Supplementary material 1 (wmv 7177 KB)

Supplementary material 2 (wmv 7083 KB)

References

  1. Antkiewicz DS, Peterson RE, Heideman W (2006) Blocking expression of AHR2 and ARNT1 in zebrafish larvae protects against cardiac toxicity of 2,3,7,8-tetrachlorodibenzo-p-dioxin. Toxicol Sci 94:175–182CrossRefGoogle Scholar
  2. Bagatto B, Burggren W (2006) A three-dimensional functional assessment of heart and vessel development in the Larva of the Zebrafish (Danio rerio). Physiol Biochem Zool 79:194–201CrossRefGoogle Scholar
  3. Bagatto B, Francl J, Liu B, Liu Q (2006) Cadherin2 (N-cadherin) plays an essential role in zebrafish cardiovascular development. BMC Dev Biol 6:23CrossRefGoogle Scholar
  4. Bakkers J (2011) Zebrafish as a model to study cardiac development and human cardiac disease. Cardiovasc Res 91:279–288. doi: 10.1093/cvr/cvr098 CrossRefGoogle Scholar
  5. Broekhuizen MLA, Hogers B, DeRuiter MC, Poelmann RE, Gittenberger-De Groot AC, Wladimiroff JW (1999) Altered hemodynamics in chick embryos after extraembryonic venous obstruction. Ultrasound Obstet Gynecol 13:437–445. doi: 10.1046/j.1469-0705.1999.13060437.x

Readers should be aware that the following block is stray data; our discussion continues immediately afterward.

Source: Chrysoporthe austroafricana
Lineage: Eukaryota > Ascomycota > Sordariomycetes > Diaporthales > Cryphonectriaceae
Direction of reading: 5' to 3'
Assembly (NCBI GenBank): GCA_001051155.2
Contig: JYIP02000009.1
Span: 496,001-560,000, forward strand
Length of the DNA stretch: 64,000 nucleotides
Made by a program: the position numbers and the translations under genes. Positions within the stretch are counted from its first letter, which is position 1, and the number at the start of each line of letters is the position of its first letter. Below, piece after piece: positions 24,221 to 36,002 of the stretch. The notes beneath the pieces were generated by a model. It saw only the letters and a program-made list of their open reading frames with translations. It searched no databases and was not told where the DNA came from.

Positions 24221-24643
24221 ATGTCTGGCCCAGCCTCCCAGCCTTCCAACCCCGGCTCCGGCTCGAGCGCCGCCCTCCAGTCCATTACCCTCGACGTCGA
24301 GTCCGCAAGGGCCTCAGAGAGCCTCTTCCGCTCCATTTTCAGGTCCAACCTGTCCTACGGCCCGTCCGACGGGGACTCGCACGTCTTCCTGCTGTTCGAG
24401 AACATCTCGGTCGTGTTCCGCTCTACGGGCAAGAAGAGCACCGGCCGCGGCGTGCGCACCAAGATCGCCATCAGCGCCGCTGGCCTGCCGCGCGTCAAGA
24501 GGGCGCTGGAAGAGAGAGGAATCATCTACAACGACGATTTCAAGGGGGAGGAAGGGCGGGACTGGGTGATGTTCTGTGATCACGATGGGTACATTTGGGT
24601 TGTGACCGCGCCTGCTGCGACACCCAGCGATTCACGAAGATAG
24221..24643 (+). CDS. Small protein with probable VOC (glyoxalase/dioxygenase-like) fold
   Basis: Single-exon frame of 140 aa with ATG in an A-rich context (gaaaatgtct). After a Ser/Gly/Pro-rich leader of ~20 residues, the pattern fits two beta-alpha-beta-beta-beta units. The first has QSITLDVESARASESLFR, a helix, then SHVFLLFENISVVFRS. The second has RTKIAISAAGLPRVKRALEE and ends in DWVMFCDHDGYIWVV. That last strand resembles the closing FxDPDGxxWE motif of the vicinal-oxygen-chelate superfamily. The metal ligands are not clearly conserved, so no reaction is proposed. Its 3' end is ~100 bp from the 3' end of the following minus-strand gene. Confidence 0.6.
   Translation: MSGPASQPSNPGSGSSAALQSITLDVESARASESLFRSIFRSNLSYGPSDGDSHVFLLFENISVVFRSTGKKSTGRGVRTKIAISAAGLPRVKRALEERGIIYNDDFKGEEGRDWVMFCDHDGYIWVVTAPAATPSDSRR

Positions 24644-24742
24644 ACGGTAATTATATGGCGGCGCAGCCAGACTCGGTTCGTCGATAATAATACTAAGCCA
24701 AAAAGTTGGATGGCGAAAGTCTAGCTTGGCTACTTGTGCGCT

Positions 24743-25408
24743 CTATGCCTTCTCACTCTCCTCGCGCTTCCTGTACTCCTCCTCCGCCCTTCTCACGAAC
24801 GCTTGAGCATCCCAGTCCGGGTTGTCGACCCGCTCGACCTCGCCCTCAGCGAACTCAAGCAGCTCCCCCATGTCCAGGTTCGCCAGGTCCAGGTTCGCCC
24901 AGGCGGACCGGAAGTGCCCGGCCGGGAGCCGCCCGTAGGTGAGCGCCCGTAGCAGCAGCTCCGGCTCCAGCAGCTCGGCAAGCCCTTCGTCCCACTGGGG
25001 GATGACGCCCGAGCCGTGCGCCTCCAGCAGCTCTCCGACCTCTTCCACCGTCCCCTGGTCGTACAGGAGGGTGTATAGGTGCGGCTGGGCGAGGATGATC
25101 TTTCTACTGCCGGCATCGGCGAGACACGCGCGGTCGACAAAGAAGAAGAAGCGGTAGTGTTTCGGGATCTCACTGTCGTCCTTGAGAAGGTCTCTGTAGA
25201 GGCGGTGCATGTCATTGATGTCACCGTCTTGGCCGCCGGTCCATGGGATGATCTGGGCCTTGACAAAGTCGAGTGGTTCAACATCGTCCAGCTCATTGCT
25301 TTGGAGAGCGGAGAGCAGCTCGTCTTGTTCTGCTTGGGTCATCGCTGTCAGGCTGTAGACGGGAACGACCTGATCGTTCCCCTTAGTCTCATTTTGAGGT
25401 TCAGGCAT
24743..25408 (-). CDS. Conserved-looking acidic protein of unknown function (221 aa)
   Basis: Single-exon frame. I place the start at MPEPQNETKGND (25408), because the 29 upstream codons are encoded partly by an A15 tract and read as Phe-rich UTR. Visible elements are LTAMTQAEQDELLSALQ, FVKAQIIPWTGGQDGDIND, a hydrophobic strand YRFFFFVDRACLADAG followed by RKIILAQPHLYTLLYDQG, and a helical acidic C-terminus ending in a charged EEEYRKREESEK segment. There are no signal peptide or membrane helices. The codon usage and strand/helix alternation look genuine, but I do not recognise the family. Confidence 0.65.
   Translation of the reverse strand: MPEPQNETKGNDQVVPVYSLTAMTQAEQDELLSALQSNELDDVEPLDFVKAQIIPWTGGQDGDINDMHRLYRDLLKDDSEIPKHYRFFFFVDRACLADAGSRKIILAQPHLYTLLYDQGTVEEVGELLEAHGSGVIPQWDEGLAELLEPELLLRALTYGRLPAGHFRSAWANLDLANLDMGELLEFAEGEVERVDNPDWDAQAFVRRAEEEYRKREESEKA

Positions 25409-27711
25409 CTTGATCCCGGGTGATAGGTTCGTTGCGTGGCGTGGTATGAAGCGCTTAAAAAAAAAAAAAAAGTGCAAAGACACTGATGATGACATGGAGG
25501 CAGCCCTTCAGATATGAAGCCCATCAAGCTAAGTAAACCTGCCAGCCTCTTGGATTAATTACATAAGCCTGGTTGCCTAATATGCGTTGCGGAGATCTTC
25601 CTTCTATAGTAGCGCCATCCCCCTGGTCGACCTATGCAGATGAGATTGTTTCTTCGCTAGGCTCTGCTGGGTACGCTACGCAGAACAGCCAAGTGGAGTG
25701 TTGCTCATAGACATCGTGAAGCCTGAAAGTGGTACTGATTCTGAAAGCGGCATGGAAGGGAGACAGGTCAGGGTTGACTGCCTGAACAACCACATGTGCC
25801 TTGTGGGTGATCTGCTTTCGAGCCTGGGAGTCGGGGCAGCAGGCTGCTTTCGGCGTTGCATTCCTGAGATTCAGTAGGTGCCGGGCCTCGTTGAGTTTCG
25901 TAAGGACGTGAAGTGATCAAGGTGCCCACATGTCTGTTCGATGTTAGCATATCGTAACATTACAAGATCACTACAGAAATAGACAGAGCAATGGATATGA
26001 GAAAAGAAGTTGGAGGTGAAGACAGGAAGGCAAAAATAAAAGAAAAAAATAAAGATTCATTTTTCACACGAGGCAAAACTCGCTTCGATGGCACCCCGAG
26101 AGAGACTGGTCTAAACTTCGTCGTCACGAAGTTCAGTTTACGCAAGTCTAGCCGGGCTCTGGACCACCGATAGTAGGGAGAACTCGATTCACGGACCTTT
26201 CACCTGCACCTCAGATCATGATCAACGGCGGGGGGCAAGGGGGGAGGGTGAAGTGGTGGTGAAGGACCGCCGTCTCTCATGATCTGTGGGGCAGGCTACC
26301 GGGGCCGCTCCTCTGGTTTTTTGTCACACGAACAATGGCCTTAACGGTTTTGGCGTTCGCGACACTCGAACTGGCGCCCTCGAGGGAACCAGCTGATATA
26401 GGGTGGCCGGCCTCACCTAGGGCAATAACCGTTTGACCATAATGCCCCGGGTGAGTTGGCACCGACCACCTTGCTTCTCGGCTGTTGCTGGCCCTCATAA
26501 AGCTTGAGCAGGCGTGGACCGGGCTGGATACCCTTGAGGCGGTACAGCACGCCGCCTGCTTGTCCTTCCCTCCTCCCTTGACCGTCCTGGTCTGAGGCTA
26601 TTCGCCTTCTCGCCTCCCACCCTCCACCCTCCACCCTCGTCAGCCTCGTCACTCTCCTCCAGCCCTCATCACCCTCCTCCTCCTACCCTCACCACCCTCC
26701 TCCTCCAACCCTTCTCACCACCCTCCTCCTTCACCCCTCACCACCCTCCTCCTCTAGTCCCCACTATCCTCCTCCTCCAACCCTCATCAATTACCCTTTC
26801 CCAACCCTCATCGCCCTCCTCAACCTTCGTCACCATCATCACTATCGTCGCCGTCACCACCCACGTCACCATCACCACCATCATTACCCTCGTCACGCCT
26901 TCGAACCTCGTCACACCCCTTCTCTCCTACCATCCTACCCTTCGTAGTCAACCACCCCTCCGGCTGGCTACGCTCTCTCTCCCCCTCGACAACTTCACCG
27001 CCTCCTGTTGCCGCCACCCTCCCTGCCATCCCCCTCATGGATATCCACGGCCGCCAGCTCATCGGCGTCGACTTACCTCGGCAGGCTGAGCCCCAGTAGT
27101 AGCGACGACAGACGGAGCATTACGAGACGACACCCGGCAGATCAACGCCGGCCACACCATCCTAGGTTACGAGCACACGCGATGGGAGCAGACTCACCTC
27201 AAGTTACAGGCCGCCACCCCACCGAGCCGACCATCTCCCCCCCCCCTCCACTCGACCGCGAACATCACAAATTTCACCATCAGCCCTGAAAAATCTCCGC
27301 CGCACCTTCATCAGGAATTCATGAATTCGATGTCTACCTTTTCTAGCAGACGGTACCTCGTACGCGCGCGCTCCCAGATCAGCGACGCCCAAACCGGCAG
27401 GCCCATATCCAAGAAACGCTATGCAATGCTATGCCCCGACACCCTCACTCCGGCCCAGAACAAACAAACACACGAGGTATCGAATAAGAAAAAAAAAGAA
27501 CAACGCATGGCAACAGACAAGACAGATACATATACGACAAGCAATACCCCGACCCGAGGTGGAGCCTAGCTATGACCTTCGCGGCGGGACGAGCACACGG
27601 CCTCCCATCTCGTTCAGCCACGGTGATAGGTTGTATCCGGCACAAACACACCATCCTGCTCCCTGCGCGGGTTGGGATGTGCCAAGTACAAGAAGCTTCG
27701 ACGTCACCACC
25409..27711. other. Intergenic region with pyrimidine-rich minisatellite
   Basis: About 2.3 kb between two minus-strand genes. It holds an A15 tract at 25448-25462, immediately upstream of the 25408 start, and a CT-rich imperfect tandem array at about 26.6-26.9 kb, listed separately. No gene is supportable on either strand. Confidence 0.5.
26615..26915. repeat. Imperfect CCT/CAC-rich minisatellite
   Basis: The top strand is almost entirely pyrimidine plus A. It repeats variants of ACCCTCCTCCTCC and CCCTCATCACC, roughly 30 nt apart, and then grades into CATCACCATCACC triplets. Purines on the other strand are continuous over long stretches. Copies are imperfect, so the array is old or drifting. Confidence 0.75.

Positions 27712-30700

6. Chan J, Mably JD (2011) Dissection of cardiovascular development and disease pathways in zebrafish. In: Chang KT, Min KT (eds) Animal models of human disease, vol 100. Progress in molecular biology and translational science, pp 111–153. doi: 10.1016/b978-0-12-384878-9.00004-2
  7. Driever W et al (1996) A genetic screen for mutations affecting embryogenesis in zebrafish. Development 123:37–46Google Scholar
  8. Gessner IH (1966) Spectrum of congenital cardiac anomalies produced in chick embryos by mechanical interference with cardiogenesis. Circ Res 18:625–633. doi: 10.1161/01.res.18.6.625 CrossRefGoogle Scholar
  9. Groenendijk BCW, Van der Heiden K, Hierck BP, Poelmann RE (2007) The role of shear stress on ET-1, KLF2, and NOS-3 expression in the developing cardiovascular system of chicken embryos in a venous Ligation model. Physiology 22:380–389. doi: 10.1152/physiol.00023.2007 CrossRefGoogle Scholar
  10. Hogers B, DeRuiter MC, Gittenberger-de Groot AC, Poelmann RE (1999) Extraembryonic venous obstructions lead to cardiovascular malformations and can be embryolethal. Cardiovasc Res 41:87–99Google Scholar